2 macs and a linux on a LAN

ME dugan at passwall.com
Sat Aug 5 00:13:17 PDT 2000

On Fri, 4 Aug 2000, John F. Kohler wrote:
> Fortunately, I have found that both Macintosh computers, behind the linksys
> are protected by a firewall.  There is a website that will probe your system:
> http://www.grc.com
> When I was on the modem with the linux box, I found several ports are
> vulnerable.
> The Macs, on the other hand, took a long time to test, but the report was
> that
> they were invisible.
> I don't know how a firewall works, but what it does, apparently is keep
> hackers out
> of your system, particularly important if you are not on occaisional dial-up
> but
> constantly connected to a static IP address such as I have on my DSL service.

Though there is not a great deal of risk for a home user using a
"firewall-in-a-box" for the most part, they do not *keep* hackers out of
your system. A firewall is kind of like a set of policies, or rules. (This
is actually a good general parallel.) In real-life, we create laws to
"stop" people from doing things the government does not like, and even if
we assume they follow the law, loopholes are found, and exploited by those
that can. (Look at the IRS, and the tax loopholes that are found and
exploited each year by those that are talented.) 

Firewalls increase the level of complexity for attacks, but do not assume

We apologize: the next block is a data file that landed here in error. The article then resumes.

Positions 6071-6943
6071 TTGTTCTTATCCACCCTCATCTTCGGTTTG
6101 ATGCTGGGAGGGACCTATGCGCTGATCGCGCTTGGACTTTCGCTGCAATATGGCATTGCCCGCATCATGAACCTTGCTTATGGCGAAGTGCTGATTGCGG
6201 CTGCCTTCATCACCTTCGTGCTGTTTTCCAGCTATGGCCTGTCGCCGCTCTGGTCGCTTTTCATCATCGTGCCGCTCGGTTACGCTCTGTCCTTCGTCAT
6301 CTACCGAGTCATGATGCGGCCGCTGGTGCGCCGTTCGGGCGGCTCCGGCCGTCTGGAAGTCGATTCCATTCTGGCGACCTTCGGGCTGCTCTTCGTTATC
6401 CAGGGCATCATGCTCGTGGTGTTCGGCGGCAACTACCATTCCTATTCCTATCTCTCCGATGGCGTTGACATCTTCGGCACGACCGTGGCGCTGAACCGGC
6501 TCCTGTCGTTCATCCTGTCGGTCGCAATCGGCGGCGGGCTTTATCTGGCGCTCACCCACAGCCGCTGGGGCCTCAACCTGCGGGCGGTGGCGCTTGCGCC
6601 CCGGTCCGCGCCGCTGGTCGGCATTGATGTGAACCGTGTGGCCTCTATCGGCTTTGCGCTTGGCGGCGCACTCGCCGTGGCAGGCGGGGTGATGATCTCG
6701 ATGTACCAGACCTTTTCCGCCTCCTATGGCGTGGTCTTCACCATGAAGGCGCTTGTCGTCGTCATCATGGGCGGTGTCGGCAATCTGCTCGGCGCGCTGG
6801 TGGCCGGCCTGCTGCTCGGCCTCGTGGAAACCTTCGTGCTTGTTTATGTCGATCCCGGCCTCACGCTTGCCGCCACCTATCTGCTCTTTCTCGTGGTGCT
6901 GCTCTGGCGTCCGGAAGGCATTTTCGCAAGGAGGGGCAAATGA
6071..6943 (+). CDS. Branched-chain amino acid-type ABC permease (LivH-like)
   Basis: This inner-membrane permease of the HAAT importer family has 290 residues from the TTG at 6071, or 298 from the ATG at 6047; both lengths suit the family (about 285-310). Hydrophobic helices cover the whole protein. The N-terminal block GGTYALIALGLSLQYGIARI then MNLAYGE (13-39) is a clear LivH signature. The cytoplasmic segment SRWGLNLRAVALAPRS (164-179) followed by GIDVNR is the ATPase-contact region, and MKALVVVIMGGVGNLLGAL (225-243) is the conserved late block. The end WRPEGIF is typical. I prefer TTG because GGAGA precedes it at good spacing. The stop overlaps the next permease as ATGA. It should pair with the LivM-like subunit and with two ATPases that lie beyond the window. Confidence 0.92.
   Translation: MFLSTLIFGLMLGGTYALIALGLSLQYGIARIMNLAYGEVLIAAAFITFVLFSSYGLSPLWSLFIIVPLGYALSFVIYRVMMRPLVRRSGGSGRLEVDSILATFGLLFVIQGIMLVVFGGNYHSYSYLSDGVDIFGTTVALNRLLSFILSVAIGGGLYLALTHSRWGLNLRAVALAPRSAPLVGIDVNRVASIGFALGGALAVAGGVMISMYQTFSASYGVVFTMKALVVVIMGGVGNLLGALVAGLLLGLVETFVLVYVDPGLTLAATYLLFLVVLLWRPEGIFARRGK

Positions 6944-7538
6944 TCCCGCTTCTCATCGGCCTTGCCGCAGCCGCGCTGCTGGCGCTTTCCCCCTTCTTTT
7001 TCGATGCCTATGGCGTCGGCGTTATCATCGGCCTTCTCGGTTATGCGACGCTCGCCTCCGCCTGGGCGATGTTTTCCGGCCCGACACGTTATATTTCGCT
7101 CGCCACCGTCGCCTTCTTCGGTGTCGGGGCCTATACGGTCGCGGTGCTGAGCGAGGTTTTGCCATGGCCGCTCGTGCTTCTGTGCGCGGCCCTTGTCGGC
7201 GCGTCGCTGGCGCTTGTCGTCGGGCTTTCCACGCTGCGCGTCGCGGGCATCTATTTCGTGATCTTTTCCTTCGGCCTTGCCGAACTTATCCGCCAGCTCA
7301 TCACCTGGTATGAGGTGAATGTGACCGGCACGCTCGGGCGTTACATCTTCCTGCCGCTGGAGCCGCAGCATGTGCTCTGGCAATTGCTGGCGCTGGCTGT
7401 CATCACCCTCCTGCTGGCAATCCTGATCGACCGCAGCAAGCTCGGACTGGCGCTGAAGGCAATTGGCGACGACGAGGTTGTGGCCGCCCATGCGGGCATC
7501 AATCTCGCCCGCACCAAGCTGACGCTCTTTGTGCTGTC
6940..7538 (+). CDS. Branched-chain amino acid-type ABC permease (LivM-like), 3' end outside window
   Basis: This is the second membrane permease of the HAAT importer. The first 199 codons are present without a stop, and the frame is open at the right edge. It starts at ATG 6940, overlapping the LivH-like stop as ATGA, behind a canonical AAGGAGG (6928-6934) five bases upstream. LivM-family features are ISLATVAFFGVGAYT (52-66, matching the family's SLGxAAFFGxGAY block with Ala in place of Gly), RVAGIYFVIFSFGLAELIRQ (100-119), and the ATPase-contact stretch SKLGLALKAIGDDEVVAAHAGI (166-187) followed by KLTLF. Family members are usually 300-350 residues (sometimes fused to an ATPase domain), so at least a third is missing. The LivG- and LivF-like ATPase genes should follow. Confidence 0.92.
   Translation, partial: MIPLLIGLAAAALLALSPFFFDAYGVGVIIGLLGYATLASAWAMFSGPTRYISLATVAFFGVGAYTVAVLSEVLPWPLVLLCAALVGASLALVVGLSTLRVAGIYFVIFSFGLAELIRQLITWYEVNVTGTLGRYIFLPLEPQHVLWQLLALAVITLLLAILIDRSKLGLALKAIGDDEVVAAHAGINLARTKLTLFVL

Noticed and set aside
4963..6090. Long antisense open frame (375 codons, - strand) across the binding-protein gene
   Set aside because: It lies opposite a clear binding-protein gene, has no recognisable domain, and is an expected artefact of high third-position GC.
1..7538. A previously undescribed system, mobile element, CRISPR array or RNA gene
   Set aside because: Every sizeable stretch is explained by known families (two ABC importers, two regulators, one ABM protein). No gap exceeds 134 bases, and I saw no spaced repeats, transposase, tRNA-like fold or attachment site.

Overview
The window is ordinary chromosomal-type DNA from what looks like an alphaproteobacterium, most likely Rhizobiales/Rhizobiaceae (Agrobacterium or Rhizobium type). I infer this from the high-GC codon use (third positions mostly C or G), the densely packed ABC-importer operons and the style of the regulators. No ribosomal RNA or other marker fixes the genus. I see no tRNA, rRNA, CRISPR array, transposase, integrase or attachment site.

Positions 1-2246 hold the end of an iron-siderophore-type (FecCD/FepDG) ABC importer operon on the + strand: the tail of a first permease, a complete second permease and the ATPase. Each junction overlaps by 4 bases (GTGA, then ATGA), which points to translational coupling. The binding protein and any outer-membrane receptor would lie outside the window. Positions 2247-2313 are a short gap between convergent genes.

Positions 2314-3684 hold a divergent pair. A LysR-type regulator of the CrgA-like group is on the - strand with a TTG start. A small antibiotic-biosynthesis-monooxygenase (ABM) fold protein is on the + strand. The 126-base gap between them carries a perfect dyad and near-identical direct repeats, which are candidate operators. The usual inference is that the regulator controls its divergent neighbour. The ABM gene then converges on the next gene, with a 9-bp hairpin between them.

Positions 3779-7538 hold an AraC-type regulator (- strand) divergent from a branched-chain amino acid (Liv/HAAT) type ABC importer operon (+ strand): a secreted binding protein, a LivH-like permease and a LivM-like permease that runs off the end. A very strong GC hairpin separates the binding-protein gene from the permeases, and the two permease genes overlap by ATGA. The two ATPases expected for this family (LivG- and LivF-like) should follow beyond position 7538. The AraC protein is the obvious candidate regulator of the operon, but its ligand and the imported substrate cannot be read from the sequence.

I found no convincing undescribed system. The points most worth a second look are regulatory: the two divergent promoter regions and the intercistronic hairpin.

that the firewall's protection is absolute. Your firewall would probably
not protect you against a trojaned file sent to you via e-mail as an
attachment etc, that used a MSOE auto-execute on open VBS to
download/install something like a modified Back Oriface that creates an
outgoing connection request to a remote machine to advertise its
willingness to be "owned". (Hey, it seems far fetched, but all of the
pieces are there...)

The place you went to "click here to test your firewall" is probably just
a plain vanilla port scanner. Many funky things can be done with packet
fragmentation, odd offsets, and taking advantage of ICMP error messages
for malformed headers to certain IP addresses to scan for machines to
fingerprint through a firewall. I bet that packets with a source port of
53 (DNS) connections pass right through your firewall - no questions

Part of a firewall is kind of a special filter that use packet information
to deny incoing requests based on your policies. An understanding of some
of the links sent in the last e-mail can help you better inform yourself
on what your firewall can protect you from, and what it cannot do anything

Again, most home users have little risk of people groing through the
trouble to learn so much to "root" your home computer. Those that know
this and are willing to use it, tend to hit high profile targets.

Home users have greater risk of the new MSIE beta crashing their machine,
or virus infections, or their anti-virus software crashing their machine
than they do of their "firewall-in-a-box" being peirced, but learning
about this stuff can be good for you - like broccoli. :-) 

> Does that mean that I can build on what I already know and none of
> it becomes obsolete as new revisions of an OS appear?

For the most part, the command line tools will not change much at all.
Those nifty GUI control panels, and gee-whiz-bang config/setup tools will
undoubtedly change. This is why I suggest spending more time learning the
concepts, and command line tools when you can. These command line tools
and concepts are very close between distros, but hte fancy GUIs can be
vastly different.

For the most part, route, ifconfig, tar, cat, man etc work just as they
did in the earliest slackware releases, but the window managers have come
a long way since fvwm. 


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